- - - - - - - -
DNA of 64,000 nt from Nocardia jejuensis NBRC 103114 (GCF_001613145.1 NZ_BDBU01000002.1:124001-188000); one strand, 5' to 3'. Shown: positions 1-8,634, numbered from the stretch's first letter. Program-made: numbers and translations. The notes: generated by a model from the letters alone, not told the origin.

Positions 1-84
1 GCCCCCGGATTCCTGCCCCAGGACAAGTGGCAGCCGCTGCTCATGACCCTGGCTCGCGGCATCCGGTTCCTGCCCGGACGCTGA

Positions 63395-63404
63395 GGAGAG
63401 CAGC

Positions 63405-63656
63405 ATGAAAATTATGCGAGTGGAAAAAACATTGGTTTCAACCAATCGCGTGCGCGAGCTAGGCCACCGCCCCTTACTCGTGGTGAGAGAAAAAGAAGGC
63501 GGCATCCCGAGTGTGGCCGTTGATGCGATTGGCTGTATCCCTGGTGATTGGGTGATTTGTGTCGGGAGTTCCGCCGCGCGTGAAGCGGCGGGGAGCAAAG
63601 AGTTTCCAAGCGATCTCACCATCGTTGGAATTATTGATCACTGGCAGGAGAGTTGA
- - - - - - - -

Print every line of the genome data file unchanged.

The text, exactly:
DNA of 64,000 nt from Nocardia jejuensis NBRC 103114 (GCF_001613145.1 NZ_BDBU01000002.1:124001-188000); one strand, 5' to 3'. Shown: positions 1-8,634, numbered from the stretch's first letter. Program-made: numbers and translations. The notes: generated by a model from the letters alone, not told the origin.

Positions 1-84
1 GCCCCCGGATTCCTGCCCCAGGACAAGTGGCAGCCGCTGCTCATGACCCTGGCTCGCGGCATCCGGTTCCTGCCCGGACGCTGA

Positions 63395-63404
63395 GGAGAG
63401 CAGC

Positions 63405-63656
63405 ATGAAAATTATGCGAGTGGAAAAAACATTGGTTTCAACCAATCGCGTGCGCGAGCTAGGCCACCGCCCCTTACTCGTGGTGAGAGAAAAAGAAGGC
63501 GGCATCCCGAGTGTGGCCGTTGATGCGATTGGCTGTATCCCTGGTGATTGGGTGATTTGTGTCGGGAGTTCCGCCGCGCGTGAAGCGGCGGGGAGCAAAG
63601 AGTTTCCAAGCGATCTCACCATCGTTGGAATTATTGATCACTGGCAGGAGAGTTGA